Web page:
As of 2016 the executive committee of the Crick is staffed by Paul Nurse, (Chief Executive) and includes David Roblin, Chief Operating Officer, Sir Jim Smith, Director of Research, Sir Richard Treisman, Director of Research, Nick Carter, Melanie Chatfield, Ruth Collier, John Cooper, Alison Davis, Steven J. Gamblin, Malcolm Irving, John Macey, Stephane Maikovsky, Katie Matthews, Sir Keith Peters, Geraint Rees and Jonathan Weber.[23]

The associate research directors are Anne O'Garra, Julian Downward and John Diffley.[24]

HistoryEdit

 
Francis Crick, who with James Watson created the first double- helix model of DNA and is a "father of modern genetics"

In 2003 the Medical Research Council decided that its National Institute for Medical Research (NIMR) would need to relocate from Mill Hill. A Task Force, one of whose external members was Sir Paul Nurse, was established to consider options.[25] Sites eventually rejected included Addenbrooke's[25] and the National Temperance Hospital.[26]

On 11 February 2005 it was announced that NIMR would relocate to UCL,[27] but this was dependent on funding from the government’s Large Facilities Capital Fund and did not proceed.[28]

In December 2006 the Cooksey Review, commissioned by the Chancellor Gordon Brown in March, was published. It assessed the strategic priorities of UK health research, highlighting in particular the importance of translating basic research into health and economic benefits.[29]

The creation of the UK Centre for Medical Research and Innovation (UKCMRI) was announced by the then British Prime Minister, Gordon Brown, on 5 December 2007.[30][31] On 13 June 2008 the 3.5 acre eventual site on Brill Place was bought for UKCMRI for £85m, of which £46.75 was provided by MRC.[32]

On 15 July 2010 it was announced that Nobel laureate Sir Paul Nurse would be the first Director and Chief Executive of the UKCMRI.[33] He took up his post on 1 January 2011.[34] On 20 October 2010 the Chancellor of the Exchequer, George Osborne, confirmed that the British Government would be contributing £220 million over four years towards the capital cost of the Centre.[35] On 11 November 2010 Cancer Research UK, the Medical Research Council, UCL and the Wellcome Trust signed an agreement to establish the UKCMRI as a charitable foundation, subject to the agreement of the Charity Commission.[36] On 14 December 2010 Camden Council granted the planning approval for the scheme which had been submitted on 1 September.[37][38]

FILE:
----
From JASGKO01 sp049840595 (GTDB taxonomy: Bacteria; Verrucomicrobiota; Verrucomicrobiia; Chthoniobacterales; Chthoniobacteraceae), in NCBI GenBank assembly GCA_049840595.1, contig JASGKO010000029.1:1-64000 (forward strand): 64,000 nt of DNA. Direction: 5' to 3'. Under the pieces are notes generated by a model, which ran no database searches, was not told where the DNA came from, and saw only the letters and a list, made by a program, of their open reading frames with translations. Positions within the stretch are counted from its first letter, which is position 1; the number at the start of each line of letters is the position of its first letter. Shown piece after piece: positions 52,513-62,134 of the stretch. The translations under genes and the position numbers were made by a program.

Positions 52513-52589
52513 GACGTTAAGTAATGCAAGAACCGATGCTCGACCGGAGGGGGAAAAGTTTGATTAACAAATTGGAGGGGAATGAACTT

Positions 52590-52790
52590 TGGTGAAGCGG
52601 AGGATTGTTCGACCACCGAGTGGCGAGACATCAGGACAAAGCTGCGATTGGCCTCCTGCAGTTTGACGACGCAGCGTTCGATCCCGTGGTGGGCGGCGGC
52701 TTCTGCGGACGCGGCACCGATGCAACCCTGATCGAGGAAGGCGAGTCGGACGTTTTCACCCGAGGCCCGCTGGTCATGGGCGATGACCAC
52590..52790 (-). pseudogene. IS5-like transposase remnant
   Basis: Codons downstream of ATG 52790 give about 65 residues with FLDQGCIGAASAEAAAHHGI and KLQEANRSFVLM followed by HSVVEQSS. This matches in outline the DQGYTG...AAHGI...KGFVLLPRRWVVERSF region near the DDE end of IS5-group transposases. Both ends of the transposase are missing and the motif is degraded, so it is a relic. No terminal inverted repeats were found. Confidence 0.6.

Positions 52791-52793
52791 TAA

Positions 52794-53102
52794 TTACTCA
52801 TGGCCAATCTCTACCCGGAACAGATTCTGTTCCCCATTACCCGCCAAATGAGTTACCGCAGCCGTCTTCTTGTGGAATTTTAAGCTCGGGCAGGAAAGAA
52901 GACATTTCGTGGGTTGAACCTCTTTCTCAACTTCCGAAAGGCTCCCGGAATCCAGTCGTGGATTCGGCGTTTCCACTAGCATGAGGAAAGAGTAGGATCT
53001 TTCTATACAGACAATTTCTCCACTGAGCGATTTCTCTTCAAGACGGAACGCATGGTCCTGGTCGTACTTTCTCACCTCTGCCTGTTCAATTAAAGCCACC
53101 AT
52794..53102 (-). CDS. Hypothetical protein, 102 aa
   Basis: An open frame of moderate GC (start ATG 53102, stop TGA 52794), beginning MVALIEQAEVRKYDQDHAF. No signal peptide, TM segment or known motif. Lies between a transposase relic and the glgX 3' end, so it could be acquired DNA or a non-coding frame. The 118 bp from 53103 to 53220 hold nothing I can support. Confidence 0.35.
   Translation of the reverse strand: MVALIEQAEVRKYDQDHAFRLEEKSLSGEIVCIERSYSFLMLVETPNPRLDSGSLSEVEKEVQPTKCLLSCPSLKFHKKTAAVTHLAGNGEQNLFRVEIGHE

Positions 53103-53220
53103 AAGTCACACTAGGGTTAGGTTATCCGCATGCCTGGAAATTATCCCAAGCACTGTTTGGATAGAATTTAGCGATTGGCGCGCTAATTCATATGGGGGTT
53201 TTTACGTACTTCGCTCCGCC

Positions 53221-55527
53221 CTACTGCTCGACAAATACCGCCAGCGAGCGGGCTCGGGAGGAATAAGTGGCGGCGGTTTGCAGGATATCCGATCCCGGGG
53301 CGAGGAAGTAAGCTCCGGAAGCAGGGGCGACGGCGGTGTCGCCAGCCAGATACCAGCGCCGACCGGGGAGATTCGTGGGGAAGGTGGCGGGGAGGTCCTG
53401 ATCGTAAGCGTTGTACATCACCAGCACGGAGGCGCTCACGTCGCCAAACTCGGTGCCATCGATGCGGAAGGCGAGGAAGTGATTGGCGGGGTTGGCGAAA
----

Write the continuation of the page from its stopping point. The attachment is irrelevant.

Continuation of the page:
On 15 April 2011 it was announced that Imperial College London and King's College London would be joining the UKCMRI as partners and that both had signed a memorandum of understanding to commit £40 million each to the project.[4] On 25 May 2011, it was announced that the UKCMRI would be renamed the Francis Crick Institute in July to coincide with ground being broken on the construction of its building, in honour of the British scientist Francis Crick.[39] In July 2011 the UKCMRI was renamed the Francis Crick Institute.[39] A dedication ceremony for the new building was held on 11 October 2011, attended by Mayor of London Boris Johnson, David Willetts MP and Sir Paul Nurse. Francis Crick's surviving daughter Gabrielle (by his second marriage) gave a short speech while his son Mike (by his first marriage) donated Crick's California licence plate "AT GC" into a time capsule buried during the ceremony.[40]

On 6 June 2013 a topping out ceremony was held, the Institute’s science strategy was announced and a £3 million grant from the Wolfson Foundation was confirmed.[41][42][43]

In July 2015 GlaxoSmithKline was announced as the institute's first commercial partner. The deal involves contribution of resources and personnel to joint projects.[44][45] On 7 October 2015 Tomas Lindahl, Emeritus group leader at the Francis Crick Institute and Emeritus director of Cancer Research UK at Clare Hall Laboratory, Hertfordshire, was awarded the Nobel Prize in Chemistry together with Paul Modrich and Aziz Sancar.[46]

On 24 February 2016 ‘Paradigm’, a 14-metre high sculpture made of weathered steel and designed by the British artist Conrad Shawcross, was installed outside the institute. It is one of the largest public sculptures in London.[47] On 1 March 2016 Professor Tim Bliss, from the Crick, and Professors Graham Collingridge (University of Bristol) and Richard Morris (University of Edinburgh) were awarded The Brain Prize.[48] In mid August 2016 construction work finished and the building was handed over. The first scientists moved in on 1 September.[49] On 9 November 2016 the Francis Crick Institute was officially opened by HM The Queen, accompanied by HRH The Duke of Edinburgh and HRH The Duke of York. During the visit a portrait of Francis Crick by Robert Ballagh was unveiled.[50][51] As part of her tour, The Queen started the sequencing of the genome of the Crick’s Director, Sir Paul Nurse – all three billion letters in his DNA code.[52]

ReferencesEdit

  1. ^ a b Jha, Alok (19 June 2010). "Plans for largest biomedical research facility in Europe unveiled". London: The Guardian. Retrieved 11 August 2010. 
  2. ^ a b "The new building | The Francis Crick Institute". The Francis Crick Institute. Retrieved 2015-10-31. 
  3. ^ Walsh, Fergus (1 September 2016). "The Crick: Europe's biggest biomedical lab opens". BBC News.